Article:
(n.) A routing technique in which intermediate nodes wait until they have received the whole of a message before forwarding any of it. Packet switching often requires a large amount of buffer space, and contention for access to this space can lead to deadlock. See also virtual cut-through, wormhole routing.
A switching system that uses a physical communications connection only long enough to transit a data message; data messages are disassembled into packets and reassembled at the receiving end of the communication link; packets may travel over many diverse communications links to get to the common endpoint. This is most often contrasted with circuit switching in data communications, where all data messages transmitted during a session are transmitted over the same path for the duration of the session. See also Circuit Switching.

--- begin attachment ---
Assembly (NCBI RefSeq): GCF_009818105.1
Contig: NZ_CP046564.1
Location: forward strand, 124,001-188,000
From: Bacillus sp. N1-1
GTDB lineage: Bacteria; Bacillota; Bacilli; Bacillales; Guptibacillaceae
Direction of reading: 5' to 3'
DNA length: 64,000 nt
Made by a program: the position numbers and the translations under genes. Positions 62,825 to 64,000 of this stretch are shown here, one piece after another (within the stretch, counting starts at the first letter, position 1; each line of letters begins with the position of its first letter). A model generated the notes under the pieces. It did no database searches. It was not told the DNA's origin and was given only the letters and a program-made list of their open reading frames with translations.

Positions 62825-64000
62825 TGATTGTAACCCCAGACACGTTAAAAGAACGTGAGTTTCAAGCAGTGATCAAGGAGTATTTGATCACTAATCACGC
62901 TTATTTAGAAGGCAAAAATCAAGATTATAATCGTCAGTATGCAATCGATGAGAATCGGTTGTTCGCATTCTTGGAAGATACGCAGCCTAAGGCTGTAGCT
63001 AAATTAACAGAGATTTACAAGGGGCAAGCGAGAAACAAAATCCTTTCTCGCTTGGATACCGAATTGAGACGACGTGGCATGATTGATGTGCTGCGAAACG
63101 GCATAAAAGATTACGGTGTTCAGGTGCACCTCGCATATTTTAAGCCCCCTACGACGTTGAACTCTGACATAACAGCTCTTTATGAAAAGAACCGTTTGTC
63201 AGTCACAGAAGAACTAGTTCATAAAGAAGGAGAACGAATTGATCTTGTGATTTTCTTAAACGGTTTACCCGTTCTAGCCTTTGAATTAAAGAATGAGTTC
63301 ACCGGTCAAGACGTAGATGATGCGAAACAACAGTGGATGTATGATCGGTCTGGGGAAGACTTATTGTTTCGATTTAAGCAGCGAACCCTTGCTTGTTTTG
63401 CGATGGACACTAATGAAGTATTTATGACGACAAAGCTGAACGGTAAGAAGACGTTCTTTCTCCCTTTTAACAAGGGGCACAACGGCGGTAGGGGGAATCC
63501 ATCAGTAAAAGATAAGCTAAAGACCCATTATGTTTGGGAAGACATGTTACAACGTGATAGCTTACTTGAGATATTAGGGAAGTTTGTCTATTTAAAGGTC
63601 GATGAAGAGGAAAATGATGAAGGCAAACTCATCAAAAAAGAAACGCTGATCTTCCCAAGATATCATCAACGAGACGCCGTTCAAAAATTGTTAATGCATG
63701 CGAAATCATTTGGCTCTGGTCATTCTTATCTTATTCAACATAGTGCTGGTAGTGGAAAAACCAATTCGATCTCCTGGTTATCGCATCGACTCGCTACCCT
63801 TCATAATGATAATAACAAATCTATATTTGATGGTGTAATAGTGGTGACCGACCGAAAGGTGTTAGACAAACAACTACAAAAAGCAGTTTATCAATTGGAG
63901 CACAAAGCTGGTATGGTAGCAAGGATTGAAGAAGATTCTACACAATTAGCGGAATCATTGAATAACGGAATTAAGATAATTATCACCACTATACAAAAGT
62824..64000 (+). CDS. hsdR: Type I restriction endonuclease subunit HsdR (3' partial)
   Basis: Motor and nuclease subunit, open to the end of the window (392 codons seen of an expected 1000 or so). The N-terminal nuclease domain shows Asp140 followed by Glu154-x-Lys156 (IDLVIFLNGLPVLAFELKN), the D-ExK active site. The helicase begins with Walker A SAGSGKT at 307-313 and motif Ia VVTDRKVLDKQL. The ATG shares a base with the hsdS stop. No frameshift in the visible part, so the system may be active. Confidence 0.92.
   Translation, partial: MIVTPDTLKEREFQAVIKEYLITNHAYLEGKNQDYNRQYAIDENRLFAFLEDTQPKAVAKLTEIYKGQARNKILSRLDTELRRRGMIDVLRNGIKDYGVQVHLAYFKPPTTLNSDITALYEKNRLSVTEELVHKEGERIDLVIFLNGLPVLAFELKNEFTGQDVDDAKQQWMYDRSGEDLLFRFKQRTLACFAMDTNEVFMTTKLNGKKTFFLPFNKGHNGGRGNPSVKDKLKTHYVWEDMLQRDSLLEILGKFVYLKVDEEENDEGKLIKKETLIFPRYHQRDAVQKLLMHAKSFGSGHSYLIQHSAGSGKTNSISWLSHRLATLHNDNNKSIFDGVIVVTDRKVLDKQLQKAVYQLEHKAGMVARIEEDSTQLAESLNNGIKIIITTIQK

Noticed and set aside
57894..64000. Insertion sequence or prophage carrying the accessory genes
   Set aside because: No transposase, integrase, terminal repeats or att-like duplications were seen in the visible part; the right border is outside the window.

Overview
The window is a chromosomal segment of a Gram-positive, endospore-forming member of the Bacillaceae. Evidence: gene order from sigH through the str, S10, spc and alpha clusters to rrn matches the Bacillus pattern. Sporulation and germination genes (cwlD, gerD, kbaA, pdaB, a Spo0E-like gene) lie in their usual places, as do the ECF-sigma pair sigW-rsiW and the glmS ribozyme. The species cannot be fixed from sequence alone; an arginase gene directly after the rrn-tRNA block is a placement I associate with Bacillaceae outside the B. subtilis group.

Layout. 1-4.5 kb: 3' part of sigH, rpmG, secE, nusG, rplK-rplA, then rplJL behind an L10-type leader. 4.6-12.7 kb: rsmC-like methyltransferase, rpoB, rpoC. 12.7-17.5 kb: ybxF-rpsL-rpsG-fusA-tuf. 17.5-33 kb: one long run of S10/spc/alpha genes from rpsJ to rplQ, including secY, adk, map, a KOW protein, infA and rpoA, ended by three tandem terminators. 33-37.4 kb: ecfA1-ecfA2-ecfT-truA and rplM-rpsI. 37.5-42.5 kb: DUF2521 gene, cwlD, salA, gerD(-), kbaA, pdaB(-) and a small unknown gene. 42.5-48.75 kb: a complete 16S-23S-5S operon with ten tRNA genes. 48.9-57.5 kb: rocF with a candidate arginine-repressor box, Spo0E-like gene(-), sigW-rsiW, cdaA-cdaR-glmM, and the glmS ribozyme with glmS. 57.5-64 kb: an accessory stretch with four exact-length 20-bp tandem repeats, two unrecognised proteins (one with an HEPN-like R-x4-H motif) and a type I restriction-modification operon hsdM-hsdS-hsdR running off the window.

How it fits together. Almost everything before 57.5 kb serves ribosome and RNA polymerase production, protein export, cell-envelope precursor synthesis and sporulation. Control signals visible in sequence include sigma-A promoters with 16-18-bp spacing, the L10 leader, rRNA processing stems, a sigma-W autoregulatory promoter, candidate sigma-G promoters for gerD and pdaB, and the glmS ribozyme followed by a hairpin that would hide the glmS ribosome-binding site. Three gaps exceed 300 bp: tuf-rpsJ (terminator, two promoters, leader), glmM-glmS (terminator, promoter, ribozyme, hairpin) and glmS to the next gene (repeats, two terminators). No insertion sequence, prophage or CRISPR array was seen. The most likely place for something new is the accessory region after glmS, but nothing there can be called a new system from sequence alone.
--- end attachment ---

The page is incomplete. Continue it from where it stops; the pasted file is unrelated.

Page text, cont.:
Communications technique that breaks down messages into smaller units called packets, which are individually addressed and routed through a network. The network link is occupied only during packet transmission.